Having spent two years on the North Shore, surrounded by mostly aspens, birches, and evergreens, I was delighted to find that River Bend was full of oak trees. I love all trees, but oaks are among my favorite. One reason I enjoy them is that they stubbornly cling onto their leaves throughout the winter, providing a little splash of color (even if it is mostly brown) in an otherwise drab and naked winter canopy.
But why do oak trees hang onto their leaves? Don’t they know that they’re deciduous trees, and are supposed to lose leaves in the fall? I set out to investigate this mystery.
I discovered that oak trees, along with beech, ironwood, musclewood, and witch hazel trees, have adapted to be somewhere in between evergreen and deciduous trees on the evolutionary scale . Evergreens, like pines and spruces, are the oldest type of tree. They retain green needles all year long so that they can photosynthesize year-round. However, it’s a lot of work to maintain needles, which are subject to frost damage and water loss, and so deciduous trees evolved to combat these issues. They also gained the advantage of having broad leaves to increase their photosynthetic ability in the summer, when the most sunlight is available. In the fall, they remove the green chlorophyll out of the leaves (hence the color change) and drop them when there isn’t enough light to make photosynthesis worth the energy expense.
Most broadleaf deciduous trees drop their leaves in the fall voluntarily. When the weather shifts and the trees deem it a proper time (I’m not privy to the trees’ exact process, but it involves having less daylight), they release enzymes into their twigs, and an abscission layer forms between the leaf petiole and the twig, severing the leaf.
Oak trees and their counterparts tried for the best of both strategies. They don’t photosynthesize year-round like evergreens (except for the live oak and tan oak in the south, which are unique broadleaf evergreens), but they don’t drop their leaves either. This leaf retention is called marcescence.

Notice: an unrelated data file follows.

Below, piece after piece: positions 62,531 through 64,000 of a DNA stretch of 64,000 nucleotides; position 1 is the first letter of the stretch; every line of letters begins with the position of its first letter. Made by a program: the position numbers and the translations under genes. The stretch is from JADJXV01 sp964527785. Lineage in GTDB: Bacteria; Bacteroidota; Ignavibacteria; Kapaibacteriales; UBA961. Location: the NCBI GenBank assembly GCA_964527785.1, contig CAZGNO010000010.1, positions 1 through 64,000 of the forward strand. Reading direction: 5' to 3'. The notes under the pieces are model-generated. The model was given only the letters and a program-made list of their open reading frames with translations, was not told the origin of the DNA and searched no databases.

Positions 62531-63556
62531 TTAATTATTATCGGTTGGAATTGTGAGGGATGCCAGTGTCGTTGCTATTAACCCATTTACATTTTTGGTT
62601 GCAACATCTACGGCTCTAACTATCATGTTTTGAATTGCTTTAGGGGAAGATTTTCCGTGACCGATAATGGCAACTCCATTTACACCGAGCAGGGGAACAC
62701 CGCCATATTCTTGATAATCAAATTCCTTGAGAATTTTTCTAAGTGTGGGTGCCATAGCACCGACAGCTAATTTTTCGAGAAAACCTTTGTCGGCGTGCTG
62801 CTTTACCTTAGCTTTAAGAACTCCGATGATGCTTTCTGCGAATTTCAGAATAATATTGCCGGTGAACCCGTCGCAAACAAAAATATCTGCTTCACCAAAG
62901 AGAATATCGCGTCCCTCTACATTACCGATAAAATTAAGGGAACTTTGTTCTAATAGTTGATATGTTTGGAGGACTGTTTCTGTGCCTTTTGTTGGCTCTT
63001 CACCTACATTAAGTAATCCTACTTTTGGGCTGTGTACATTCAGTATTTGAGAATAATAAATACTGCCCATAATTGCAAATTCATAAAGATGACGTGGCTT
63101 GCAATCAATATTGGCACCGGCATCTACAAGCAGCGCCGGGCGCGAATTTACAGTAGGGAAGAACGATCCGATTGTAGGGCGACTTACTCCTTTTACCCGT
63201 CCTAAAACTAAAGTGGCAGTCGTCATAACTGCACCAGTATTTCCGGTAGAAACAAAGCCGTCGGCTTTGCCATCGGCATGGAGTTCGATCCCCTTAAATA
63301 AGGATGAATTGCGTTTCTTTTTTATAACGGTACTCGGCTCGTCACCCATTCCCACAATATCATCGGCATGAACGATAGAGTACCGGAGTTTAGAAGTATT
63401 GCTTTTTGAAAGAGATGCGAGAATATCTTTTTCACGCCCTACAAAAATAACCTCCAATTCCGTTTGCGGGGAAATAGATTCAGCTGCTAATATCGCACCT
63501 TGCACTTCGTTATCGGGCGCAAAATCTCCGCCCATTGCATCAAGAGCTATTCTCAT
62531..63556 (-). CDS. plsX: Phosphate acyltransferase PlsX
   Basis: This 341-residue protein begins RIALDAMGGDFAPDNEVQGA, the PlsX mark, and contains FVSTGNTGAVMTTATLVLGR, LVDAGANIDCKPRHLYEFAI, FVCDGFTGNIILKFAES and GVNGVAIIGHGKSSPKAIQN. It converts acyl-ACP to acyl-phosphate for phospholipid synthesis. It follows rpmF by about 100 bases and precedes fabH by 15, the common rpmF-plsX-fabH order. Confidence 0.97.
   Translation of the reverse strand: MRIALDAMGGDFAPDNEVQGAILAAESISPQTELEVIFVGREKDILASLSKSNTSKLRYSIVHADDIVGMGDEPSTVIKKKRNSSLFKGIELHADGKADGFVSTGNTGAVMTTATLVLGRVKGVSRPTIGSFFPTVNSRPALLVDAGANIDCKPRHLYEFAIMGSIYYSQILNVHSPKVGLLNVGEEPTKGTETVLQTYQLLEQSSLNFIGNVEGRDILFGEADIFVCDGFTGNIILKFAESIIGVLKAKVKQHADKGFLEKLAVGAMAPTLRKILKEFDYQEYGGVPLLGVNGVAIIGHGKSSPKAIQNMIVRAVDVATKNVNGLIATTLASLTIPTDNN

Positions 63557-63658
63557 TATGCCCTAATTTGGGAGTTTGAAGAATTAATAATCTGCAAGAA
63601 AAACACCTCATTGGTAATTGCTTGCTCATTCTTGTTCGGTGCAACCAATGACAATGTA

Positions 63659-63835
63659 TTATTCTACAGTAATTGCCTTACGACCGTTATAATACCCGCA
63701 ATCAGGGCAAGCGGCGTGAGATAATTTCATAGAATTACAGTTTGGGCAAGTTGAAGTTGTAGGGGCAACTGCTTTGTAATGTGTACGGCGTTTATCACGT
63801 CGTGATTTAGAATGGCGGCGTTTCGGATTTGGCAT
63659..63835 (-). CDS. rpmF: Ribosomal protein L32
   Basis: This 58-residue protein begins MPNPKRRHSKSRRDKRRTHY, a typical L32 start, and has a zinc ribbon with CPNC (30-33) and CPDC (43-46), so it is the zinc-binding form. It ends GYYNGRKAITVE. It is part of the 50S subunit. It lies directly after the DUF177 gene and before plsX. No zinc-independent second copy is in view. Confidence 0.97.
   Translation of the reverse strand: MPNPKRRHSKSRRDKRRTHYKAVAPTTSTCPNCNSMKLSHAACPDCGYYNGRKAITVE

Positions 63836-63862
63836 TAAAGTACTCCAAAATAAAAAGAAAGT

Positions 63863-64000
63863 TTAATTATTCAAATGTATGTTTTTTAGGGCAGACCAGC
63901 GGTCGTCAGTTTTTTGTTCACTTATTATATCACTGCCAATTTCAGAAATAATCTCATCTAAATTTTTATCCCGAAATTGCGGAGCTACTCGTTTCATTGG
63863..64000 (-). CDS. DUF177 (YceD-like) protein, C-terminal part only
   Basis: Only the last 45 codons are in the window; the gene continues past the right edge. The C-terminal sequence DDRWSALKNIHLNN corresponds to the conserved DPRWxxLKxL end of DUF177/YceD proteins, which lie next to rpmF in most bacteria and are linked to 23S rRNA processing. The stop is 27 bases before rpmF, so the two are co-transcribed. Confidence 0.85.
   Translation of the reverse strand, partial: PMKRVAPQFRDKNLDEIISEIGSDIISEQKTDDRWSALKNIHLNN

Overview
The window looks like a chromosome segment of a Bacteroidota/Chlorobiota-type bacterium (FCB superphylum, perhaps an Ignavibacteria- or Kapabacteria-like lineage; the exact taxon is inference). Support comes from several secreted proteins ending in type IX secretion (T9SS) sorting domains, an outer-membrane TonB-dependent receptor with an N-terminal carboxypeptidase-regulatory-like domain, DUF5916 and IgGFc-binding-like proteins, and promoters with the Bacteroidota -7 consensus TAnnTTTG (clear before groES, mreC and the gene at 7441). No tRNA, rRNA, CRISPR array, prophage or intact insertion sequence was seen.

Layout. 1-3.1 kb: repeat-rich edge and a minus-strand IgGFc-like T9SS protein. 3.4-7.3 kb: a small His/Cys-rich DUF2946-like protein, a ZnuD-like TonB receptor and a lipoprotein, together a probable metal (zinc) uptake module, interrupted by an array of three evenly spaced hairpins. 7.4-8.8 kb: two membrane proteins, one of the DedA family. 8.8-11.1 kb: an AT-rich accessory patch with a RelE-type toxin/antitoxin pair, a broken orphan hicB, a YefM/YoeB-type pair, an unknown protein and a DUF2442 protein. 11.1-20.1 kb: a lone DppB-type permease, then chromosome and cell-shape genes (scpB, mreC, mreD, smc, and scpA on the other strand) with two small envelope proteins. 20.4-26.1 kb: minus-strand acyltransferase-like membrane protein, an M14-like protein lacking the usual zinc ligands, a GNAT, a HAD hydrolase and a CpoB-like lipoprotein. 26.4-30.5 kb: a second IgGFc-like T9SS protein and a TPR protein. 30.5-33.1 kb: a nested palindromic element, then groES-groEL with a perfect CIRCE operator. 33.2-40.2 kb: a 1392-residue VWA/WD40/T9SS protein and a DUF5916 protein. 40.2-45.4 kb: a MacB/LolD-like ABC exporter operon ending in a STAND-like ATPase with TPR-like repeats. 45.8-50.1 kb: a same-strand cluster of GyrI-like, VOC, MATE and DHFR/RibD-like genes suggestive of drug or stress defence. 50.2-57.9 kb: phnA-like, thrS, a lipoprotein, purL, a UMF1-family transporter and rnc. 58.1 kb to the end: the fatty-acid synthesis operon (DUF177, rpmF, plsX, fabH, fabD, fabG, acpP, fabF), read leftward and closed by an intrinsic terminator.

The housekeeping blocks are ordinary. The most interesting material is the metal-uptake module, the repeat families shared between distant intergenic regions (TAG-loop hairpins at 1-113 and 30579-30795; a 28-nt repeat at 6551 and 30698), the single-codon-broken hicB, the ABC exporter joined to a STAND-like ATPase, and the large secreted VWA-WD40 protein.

Scientists have multiple theories as to why oak tree marcescence occurs. For one, marcescence is more common on younger trees or on the lower branches of an old tree. It is possible that the leaves protect the twigs and buds from snow and frost. They may also provide protection from browsing because the buds are hidden from deer. However, a study in Denmark discovered that, when offered a marcescent oak twig compared to a marcescent beech twig, deer preferred the oak, probably due to the leaves’ low lignin content, which is hard to digest. So perhaps oaks don’t rely on their leaves to deter animals as much as other marcescent trees.
Marcescent leaves may protect oak buds from frost.
Another thought is that oaks are preparing for spring. The leaves may help trap more snow in their branches, and when it melts in the spring, all the melt water will end up directly under the tree, giving it a boost of moisture. In addition, when the oaks finally do drop their leaves in the spring, the decomposition of those leaves may provide nutrients at a key time, allowing the tree to outcompete others even in poor soil.
Whatever their reason, oaks and other marcescent trees are a symbol of determination in the face of howling winter winds. They remind us that if we optimistically hold on through the winter, spring will come again.
Northern Woodlands Magazine:
Penn State Extension:
Remember, there’s no such thing as bad weather, only bad clothing and bad attitudes! 🙂